"Our pipeline is running on empty," Mario Leeflang, WFP pipeline officer, told IRIN from the Tanzanian commercial capital, Dar es Salaam.
The only major contributor, he said, was the United States, which had donated of 16,000 mt last week.
The ration cuts, which amount to a 50-percent reduction for all cereals and 25 percent for the Corn Soya Blend, are the second stage of ration cuts which began in November 2002, and which AFP has described as "extremely serious" and likely to lead to a decline health levels.
Rations were cut to extend the supplies in country, Leeflang said, "when we see nothing coming on the horizon - and that is the situation we have. Even the contribution from the US will take up until June to arrive, so what we have in the country is extremely limited."
Even if donors stepped forward immediately, he said, it would take four months at the earliest to resolve the situation. Meanwhile, the WFP is expecting increased malnutrition and a decline in the refugees' health status.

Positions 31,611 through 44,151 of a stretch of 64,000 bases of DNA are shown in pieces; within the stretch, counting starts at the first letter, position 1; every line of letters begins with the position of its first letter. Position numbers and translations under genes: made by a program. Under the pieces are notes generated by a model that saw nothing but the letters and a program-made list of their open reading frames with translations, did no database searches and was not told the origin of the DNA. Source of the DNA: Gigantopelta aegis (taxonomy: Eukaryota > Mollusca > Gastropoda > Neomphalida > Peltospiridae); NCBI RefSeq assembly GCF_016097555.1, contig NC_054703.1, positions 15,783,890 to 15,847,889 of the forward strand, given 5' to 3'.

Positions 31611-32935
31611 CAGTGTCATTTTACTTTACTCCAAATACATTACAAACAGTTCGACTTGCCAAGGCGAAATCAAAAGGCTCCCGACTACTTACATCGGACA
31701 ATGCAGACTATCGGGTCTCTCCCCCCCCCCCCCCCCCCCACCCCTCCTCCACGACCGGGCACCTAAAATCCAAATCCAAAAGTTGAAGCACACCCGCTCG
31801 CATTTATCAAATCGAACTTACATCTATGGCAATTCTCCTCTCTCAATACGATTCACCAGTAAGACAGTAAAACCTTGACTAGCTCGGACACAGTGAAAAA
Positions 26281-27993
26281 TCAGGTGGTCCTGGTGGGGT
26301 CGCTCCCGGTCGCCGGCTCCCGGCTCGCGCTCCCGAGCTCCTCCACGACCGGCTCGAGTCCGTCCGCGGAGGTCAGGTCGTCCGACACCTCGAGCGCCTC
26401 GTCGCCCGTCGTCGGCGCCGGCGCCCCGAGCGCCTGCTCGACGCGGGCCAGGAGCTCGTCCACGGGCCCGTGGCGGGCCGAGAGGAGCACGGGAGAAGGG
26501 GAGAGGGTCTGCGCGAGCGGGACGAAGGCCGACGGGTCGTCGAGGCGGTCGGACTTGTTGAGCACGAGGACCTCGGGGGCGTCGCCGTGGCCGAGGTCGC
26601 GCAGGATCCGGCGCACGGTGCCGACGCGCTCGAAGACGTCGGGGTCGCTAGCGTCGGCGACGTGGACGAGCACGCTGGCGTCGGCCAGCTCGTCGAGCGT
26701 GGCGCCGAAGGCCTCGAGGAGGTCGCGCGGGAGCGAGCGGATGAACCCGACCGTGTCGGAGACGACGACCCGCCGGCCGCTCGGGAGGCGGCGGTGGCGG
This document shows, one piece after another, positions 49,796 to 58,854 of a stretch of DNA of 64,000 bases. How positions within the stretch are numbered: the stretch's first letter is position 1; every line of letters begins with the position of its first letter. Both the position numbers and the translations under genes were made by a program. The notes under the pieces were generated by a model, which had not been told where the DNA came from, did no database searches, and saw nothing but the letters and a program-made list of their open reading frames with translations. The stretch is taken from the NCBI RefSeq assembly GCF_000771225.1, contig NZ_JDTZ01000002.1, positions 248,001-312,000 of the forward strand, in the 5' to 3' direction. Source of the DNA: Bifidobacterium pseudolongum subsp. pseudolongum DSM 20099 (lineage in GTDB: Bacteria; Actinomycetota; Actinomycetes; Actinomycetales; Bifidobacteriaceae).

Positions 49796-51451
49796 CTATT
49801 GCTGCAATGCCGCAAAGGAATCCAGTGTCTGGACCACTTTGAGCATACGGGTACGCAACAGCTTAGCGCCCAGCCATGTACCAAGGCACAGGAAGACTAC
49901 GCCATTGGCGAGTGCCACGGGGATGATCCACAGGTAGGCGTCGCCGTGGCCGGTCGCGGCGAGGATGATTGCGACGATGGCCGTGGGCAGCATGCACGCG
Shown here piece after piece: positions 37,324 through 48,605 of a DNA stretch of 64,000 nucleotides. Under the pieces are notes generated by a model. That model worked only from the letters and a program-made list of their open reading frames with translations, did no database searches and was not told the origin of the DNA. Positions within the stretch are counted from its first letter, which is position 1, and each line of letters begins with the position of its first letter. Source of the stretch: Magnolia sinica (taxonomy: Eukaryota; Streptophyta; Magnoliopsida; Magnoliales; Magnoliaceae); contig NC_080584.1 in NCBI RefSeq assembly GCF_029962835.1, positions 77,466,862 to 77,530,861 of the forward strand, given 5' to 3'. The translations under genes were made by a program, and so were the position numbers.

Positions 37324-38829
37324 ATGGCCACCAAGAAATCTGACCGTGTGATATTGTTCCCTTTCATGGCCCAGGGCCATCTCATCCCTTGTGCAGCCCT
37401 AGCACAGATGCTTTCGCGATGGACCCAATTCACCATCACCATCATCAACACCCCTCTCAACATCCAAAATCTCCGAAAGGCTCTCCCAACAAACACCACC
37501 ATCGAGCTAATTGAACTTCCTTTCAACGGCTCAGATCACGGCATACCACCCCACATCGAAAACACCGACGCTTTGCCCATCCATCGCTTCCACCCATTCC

"The refugees will receive just over 1,200 kilocalories per day - that speaks for itself," he said. "But we are also entering the lean season, so the little crops the refugees are allowed to grow in the camps will be severely limited."
On the positive side, he said, the refugees had been receiving full rations for over a year so "their nutritional status is as good as it can be". Most had experienced ration cuts in the past, he added, and were confident that, once the pipeline situation improved, the rations would return.
Observers put the lack of interest in the Tanzanian camps down to the long-term nature of the programme, the Ethiopian and southern African food crises, as well as the possibility of a war in Iraq and the consequent humanitarian situation.
Two weeks ago, ECHO, the European Commission Humanitarian Office, approved a 10-million euro (US $9.26 million) donation, but this was not expected until later in the year, when WFP would use the ECHO money to buy crops from Tanzanian farmers to feed the refugees, Leeflang said. "So even if the money was available tomorrow, we couldn't do much, because there aren't large quantities of maize available on the free market at the moment," he said.
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